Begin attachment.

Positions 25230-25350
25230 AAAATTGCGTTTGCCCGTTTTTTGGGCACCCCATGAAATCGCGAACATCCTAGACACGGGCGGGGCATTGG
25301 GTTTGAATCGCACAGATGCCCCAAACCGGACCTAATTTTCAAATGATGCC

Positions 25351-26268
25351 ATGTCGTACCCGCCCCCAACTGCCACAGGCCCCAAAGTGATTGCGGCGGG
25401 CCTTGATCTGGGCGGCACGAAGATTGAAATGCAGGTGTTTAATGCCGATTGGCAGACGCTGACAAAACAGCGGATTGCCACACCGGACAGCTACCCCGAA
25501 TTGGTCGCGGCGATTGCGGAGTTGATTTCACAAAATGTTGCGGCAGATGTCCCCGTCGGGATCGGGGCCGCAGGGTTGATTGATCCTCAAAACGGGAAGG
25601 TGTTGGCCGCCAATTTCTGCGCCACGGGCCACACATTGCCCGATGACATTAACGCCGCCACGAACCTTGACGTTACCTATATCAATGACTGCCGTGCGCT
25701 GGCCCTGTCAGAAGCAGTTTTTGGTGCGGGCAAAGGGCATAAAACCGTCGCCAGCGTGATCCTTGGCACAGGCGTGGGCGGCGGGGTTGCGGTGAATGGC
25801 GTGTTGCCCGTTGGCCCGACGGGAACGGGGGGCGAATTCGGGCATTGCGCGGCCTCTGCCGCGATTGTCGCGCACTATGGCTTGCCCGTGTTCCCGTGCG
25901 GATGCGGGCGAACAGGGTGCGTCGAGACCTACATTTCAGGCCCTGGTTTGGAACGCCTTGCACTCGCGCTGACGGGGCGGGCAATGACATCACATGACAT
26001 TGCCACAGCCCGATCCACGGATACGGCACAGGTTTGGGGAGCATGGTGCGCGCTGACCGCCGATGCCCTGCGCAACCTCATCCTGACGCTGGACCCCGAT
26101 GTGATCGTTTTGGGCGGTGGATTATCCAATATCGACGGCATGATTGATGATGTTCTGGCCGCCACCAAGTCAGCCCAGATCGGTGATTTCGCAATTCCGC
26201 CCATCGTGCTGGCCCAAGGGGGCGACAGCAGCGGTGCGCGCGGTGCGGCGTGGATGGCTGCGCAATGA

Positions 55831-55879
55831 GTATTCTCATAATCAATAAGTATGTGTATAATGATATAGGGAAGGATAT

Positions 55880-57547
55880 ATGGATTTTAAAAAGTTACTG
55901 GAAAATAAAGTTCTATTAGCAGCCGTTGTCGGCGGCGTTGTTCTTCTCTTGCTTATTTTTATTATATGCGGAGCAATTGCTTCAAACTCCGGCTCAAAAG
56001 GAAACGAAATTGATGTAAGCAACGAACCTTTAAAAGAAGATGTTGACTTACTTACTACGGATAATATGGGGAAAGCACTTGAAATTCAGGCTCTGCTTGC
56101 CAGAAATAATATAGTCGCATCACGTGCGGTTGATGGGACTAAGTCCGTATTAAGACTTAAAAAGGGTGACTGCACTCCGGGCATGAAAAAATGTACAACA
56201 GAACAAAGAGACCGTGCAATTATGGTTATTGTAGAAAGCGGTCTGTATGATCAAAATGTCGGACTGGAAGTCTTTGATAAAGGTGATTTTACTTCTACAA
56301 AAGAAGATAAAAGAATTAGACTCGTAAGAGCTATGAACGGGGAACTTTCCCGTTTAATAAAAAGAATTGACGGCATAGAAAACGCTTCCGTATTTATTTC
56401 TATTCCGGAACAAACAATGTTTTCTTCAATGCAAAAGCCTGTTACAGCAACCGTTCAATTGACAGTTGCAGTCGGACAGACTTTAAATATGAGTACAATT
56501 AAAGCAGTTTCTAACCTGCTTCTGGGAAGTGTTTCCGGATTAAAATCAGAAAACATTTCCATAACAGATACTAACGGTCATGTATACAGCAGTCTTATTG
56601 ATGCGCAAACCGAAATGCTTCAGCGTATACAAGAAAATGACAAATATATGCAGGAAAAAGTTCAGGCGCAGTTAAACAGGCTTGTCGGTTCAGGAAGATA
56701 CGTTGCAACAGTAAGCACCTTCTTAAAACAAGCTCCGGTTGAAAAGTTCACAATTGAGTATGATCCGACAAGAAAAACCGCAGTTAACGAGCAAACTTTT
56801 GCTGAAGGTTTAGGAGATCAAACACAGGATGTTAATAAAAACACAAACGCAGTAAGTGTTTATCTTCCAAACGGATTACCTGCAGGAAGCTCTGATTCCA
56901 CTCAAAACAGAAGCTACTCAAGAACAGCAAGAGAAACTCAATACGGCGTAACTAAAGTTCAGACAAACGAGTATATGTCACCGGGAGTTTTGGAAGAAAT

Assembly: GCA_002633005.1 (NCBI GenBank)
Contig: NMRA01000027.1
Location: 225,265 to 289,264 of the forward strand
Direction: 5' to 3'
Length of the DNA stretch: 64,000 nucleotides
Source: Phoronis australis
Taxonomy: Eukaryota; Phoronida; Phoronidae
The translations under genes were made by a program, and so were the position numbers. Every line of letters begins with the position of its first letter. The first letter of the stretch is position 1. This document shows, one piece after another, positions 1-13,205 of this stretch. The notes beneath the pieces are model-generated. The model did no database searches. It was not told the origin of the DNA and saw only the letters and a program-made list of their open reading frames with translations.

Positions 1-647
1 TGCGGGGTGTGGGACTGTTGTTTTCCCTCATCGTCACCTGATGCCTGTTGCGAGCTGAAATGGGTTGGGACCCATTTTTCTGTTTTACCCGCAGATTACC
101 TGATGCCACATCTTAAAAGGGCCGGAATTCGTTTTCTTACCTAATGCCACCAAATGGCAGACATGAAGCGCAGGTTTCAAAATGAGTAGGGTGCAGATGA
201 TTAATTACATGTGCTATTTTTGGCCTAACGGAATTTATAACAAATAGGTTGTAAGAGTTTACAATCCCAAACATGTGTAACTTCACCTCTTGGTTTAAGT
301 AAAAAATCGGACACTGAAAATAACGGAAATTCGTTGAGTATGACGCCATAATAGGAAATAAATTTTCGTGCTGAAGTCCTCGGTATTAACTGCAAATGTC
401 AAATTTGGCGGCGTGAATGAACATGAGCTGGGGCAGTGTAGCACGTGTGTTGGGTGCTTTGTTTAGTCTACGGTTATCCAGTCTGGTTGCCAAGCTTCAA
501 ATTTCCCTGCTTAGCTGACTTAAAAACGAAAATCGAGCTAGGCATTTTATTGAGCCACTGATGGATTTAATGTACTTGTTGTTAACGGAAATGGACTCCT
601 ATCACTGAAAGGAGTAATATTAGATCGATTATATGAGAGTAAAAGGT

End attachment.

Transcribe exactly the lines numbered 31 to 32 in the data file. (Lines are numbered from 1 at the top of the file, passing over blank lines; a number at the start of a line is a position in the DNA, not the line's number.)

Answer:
Contig: NMRA01000027.1
Location: 225,265 to 289,264 of the forward strand